AVCHD .m2t, m2ts, .mts (A, V, A+V) MPEG-2 Transport Stream (TS) H.264 Dolby Digital, LPCM
HDV .m2t, m2ts, .mts (A, V, A+V) MPEG-2 Transport Stream (TS) MPEG-2 (Layer 2) MPEG-1 L2

Or, split/arranged a different way:

Category Supported Types
Video Decoders H.264/AVC Baseline, Main and High Profiles (new in Windows 7); MPEG-4 Advanced Simple Profile (new in Windows 7) besides Simple Profile; Subset of H.263 that overlaps with MPEG-4 SP; Motion JPEG (new in Windows 7); WMV variants including VC1 and WMV Screen; MPEG-1 and -2; DV
Audio Decoders AAC, HE-AAC, HE-AAC v2 (new in Windows 7); Dolby Digital Plus (new in Windows 7) besides Dolby Digital/AC-3; WMA family of music decoders and speech decoders; MP3; MPEG-1 and -2
Image Decoders HD Photo (JPEG-XR); JPEG; PNG; BMP; TIFF; GIF; ICO (Icon Format)
Containers MP4 and its close cousins MOV, 3GP, M4A (new in Windows 7); Media Center’s WTV (new in Win7 and Media Center TV Pack) and DVR-MS; MPEG-2 Transport Streams and its cousin AVCHD; MPEG-1 and -2 Program Streams; AVI, WAV; ASF; DVD; ADTS

media, windows comments edit

UPDATE 11/4/2009: I got some feedback on this process from Raxco (PerfectDisk) Support. They say:

The update process is as follows:

  • While connected to your WHS and notified than an update to PD is available, choose Install
  • When notified that the Console is open and prompted to Retry, Ignore or Cancel, choose Ignore
  • When update has finished and prompted to reboot your WHS, reboot
  • Upon reboot of your WHS, PD should be updated.

Note that if you run PD and click on Product Resources, PD shows that it has been updated to new build. If you look in the add-ins, it still says that old PD build is installed. This is due to the way that the add-in manager is looking to see what is installed/available - it is not looking in the “normal” locations to determine what is actually installed - it is using a different set of registry keys. Also note that if you have HP WHS, after updating to a new build of PD, the Network Critical tab displaying PD update as available even though it is already installed. This is something specific to HP WHS and we are currently waiting to hear from HP on what exactly they are checking/doing.

I’m not so sure I like that there are “expected problems” remaining after this upgrade process. Doing it my way, you get the upgrade, the version reads correctly, and there’s no remaining WHS “Network Critical” warning. For reference, the original entry I wrote and the process I followed for upgrade is here…

I’ve got PerfectDisk for Windows Home Server installed and I generally like it but the installation procedure is a little weird.

A fresh install goes like this:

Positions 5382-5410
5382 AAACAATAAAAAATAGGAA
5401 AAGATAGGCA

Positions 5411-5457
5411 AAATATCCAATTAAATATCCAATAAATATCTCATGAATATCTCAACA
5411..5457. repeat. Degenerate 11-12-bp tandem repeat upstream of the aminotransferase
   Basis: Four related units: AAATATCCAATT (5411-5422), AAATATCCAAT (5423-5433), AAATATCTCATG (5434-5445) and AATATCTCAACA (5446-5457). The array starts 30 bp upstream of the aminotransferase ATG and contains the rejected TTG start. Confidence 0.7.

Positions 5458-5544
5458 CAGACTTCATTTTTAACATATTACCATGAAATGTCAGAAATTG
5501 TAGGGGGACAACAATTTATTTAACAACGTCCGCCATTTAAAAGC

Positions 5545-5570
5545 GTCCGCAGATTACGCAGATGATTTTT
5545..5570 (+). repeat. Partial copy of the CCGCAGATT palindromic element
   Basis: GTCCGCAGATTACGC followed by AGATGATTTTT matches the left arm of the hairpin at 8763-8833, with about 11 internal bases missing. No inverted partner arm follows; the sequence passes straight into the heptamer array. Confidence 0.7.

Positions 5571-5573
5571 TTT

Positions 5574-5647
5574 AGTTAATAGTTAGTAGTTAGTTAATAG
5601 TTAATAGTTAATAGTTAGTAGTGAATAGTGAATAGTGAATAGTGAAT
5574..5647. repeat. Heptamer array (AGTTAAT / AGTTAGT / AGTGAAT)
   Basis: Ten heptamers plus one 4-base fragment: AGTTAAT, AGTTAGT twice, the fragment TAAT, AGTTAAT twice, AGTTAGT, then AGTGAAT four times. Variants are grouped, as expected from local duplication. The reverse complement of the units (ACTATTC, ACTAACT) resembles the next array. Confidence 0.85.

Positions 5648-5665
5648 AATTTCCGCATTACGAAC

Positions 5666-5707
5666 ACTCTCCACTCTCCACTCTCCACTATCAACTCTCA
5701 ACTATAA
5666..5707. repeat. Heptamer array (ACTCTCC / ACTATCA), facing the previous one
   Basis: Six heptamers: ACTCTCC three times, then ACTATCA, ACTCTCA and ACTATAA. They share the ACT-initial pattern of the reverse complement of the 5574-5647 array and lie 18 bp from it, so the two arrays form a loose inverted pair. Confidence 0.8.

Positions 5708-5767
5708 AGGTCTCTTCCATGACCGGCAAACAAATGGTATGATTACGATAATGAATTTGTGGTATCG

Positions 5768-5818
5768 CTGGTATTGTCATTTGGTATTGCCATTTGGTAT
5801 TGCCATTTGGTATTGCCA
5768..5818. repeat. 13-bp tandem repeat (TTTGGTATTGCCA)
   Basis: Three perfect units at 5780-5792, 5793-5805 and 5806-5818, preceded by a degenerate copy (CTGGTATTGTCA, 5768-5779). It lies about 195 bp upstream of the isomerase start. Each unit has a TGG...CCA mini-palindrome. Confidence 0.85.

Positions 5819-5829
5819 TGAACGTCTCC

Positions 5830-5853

1. Download the full installation package for PerfectDisk to your client computer.
  2. Install PerfectDisk on your client computer.
  3. As part of the installation, a folder will be created where the PerfectDisk add-in for Windows Home Server will be placed. The location is typically something like: C:\Program Files\Raxco\PerfectDisk10Install\PerfectDisk10_Home_Server\PerfectDisk_x86.msi
  4. Drop the PerfectDisk_x86.msi file into the \\server\software\add-ins folder on your Windows Home Server.
  5. Open the Windows Home Server console, go to the “Settings” tab, and under “Add-Ins” select to install the PerfectDisk add-in.

The last few steps - dropping the installer in the “add-ins” folder, opening the WHS console, and installing add-in - is pretty standard WHS stuff. The weird bit is that you can’t just get the WHS add-in as a direct download - you have to install on a client computer.

Recently I found there was an upgrade to PerfectDisk and the upgrade process isn’t documented. This is what the process is from what I can tell, after some panicking and manually uninstalling things.

PerfectDisk has a feature to “check for updates” from within the Windows Home Server console. It’s OK to use the “check for updates” feature to see if there’s an update, but do not install the update from there.

First, trying that will fail because the Windows Home Server console is open (Catch-22, eh?). Second, if you try to do the update from Windows Home Server via Terminal Services, it doesn’t quite do what you expect. I think the engine gets updated, but the console add-in doesn’t or something. Stuff gets messed up. Just don’t do it.

Instead, it appears that this is the proper sequence of events for an upgrade:

  1. Go to the PerfectDisk site and re-download the full [updated] installer for the client computer.